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Wednesday, February 25, 2015

gathering, wednesday

Wednesday, February 25

Come to Stillness: Take a few minutes to allow your mind and heart to be still before God.
Opening Prayer: O Lord our God, help us to be faithful to gather what you have provided for our hearts and souls this day—that we may feed on you and live.  In the name of Jesus, the bread of life.  Amen.
Scripture Reading for the Day: John 11:38-44

Reading for Reflection:
     The cave is dark and cold, filled with death and decay.  After all, it has been four days since the dead man was placed inside.  There's no more hope; that's it!  Death has had the final word.  If only Jesus would've shown up sooner, but now what could he possibly do?
     Ever feel that way?  Ever feel like all hope is lost; like life and health and change are not possible because of the gravitational pull of the deadness inside?  Martha would have us believe it is just too late.  "Don't open up that tomb, it's going to stink.  It is far too messy to be redeemed."  I'm so glad that Jesus didn't share her sentiments.  The fact is that Jesus specializes in messy.  That's because Jesus knows that for something to be resurrected it has to truly die first.  Why do you think he waited four days before he arrived at the tomb?  Why do you think he said to Martha, "Did I not tell you that if you believed you would see the glory of God?"  You see, Jesus is bigger than death--be it the death of someone we love, the death of a relationship we hold dear, the death of a dream, or the death that lives within us on a regular basis.  That death would have you believe that this is it.  That's all there is.  There's no way out of this pain and darkness and depression.  You are stuck.  You are trapped.  Life can never be the same again.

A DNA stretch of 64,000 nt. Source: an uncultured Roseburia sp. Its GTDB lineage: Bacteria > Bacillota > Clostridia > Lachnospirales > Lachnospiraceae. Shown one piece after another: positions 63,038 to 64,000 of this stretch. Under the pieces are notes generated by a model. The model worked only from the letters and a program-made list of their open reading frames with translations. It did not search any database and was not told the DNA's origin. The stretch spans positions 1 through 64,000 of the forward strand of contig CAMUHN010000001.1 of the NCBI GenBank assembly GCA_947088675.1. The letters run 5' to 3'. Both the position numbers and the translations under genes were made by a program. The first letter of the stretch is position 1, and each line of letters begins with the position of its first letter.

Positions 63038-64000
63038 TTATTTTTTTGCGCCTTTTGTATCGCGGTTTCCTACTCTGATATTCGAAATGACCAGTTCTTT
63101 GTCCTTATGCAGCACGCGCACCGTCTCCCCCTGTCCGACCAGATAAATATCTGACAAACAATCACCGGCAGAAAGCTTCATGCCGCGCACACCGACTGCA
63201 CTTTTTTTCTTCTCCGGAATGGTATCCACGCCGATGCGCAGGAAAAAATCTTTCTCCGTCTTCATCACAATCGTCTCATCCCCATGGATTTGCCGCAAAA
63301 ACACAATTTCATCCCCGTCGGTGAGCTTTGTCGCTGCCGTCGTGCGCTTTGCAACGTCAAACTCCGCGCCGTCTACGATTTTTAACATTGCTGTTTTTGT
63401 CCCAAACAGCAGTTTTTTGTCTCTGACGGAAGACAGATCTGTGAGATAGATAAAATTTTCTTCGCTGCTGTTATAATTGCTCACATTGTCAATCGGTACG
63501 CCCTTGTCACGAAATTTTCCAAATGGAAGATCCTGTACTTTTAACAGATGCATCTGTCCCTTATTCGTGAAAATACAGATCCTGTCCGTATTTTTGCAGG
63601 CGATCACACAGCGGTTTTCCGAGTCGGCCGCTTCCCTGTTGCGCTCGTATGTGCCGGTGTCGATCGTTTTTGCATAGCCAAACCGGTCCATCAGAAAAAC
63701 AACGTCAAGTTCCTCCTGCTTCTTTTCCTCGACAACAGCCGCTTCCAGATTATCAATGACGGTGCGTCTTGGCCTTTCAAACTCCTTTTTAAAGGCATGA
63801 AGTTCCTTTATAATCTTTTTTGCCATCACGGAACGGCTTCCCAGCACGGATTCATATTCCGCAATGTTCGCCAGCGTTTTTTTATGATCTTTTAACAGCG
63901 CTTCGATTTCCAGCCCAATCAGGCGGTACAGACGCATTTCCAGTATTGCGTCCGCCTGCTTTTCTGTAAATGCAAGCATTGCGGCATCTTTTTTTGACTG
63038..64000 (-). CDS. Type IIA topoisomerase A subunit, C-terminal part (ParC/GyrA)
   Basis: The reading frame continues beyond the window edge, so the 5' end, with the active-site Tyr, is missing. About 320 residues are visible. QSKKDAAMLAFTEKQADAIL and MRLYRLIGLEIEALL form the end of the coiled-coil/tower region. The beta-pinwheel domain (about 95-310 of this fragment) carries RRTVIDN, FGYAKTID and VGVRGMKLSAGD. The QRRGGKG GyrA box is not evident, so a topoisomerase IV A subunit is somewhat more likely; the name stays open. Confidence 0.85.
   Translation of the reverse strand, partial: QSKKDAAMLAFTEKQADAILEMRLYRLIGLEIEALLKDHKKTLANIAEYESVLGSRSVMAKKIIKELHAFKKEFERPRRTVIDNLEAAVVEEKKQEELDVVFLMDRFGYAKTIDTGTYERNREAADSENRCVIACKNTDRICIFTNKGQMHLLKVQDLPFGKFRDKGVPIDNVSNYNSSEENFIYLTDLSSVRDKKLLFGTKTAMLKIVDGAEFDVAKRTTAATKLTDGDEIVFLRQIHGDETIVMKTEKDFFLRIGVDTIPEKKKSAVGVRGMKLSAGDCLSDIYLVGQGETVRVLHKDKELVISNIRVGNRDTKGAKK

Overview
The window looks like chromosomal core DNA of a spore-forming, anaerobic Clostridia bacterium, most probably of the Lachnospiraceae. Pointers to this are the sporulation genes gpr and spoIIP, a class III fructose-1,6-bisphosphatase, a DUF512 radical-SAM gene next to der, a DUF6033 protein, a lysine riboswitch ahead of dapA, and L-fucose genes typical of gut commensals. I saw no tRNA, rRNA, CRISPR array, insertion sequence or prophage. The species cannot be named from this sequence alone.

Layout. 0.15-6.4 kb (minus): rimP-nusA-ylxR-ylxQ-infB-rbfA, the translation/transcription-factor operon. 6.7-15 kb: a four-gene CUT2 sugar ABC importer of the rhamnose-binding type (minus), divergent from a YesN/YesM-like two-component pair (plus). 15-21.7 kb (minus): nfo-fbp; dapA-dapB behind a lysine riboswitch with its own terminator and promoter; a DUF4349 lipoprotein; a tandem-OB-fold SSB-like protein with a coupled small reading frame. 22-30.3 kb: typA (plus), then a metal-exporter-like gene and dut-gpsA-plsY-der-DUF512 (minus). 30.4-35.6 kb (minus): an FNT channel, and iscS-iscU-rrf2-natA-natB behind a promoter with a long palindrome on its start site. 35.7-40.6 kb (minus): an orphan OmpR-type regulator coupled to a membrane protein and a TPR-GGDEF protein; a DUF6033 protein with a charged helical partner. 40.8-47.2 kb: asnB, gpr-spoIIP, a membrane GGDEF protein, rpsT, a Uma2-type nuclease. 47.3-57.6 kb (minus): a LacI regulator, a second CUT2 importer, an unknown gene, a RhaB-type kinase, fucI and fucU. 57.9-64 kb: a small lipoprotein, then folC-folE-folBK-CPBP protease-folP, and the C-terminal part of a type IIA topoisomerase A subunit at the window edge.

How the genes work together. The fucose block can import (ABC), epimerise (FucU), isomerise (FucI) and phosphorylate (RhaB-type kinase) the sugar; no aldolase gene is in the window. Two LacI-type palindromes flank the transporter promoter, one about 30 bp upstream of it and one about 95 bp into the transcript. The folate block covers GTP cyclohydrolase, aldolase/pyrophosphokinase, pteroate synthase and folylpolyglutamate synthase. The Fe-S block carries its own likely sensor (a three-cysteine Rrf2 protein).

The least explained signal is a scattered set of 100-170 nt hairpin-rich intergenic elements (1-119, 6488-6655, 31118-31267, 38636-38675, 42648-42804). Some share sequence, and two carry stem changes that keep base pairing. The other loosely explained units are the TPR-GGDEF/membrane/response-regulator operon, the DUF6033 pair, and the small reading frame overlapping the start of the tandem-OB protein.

But Jesus knows better.  Maybe that's why he weeps.  Maybe he is heartbroken that somewhere deep inside we don't truly believe that he can redeem this, whatever this may be.  Maybe he is weeping over the fact that we do not really believe that he can, or will, bring life out of our unimaginable pain and brokenness.  Maybe his tears come from the fact that our circumstances have made us doubt the goodness of his heart.  And maybe his sadness is, somehow, related to our stuckness.  Who knows?
     Luckily the story doesn't end there.  In fact, Jesus calls out, "Take away the stone.”  And when he does some unknown, unseen (to us) group of people spring into action.  People that are filled with the hope that this is not, indeed, the end.  People that are filled with the faith to know that even though things look unredeemable, Jesus is able to breathe life into even the most dismal and hopeless and painful of circumstances.  People that care so deeply for the one inside the tomb that they are standing by, willing and ready to do whatever it takes to help make that redemption possible.  "He can't get out himself," they think, "so why don't we help roll the stone away and just see what Jesus will do."  Truth be told, there can never be enough stone-rollers in the world.  Stone-rollers don't care about the stink.  They don't care about the mess.  They don't care about what anyone thinks.  They are beyond all of that because at some point in time someone had the courage and the grace to roll their own stone away, so that they might walk out of the grave into the light of new life.  And because of that, if there's ever a time when someone needs a stone rolled away—rather than to be avoided or judged or given up on—they want to be the first in line.  Being a stone-roller is a beautiful, beautiful thing.

Reflection and Listening: silent and written

Prayer: for the church, for others, for myself    
Closing Prayer: Grant us in all things to see your hand, that we may walk with Christ in all simplicity, and serve you with a quiet mind and contented heart.  Amen. (Venite by Robert Benson)

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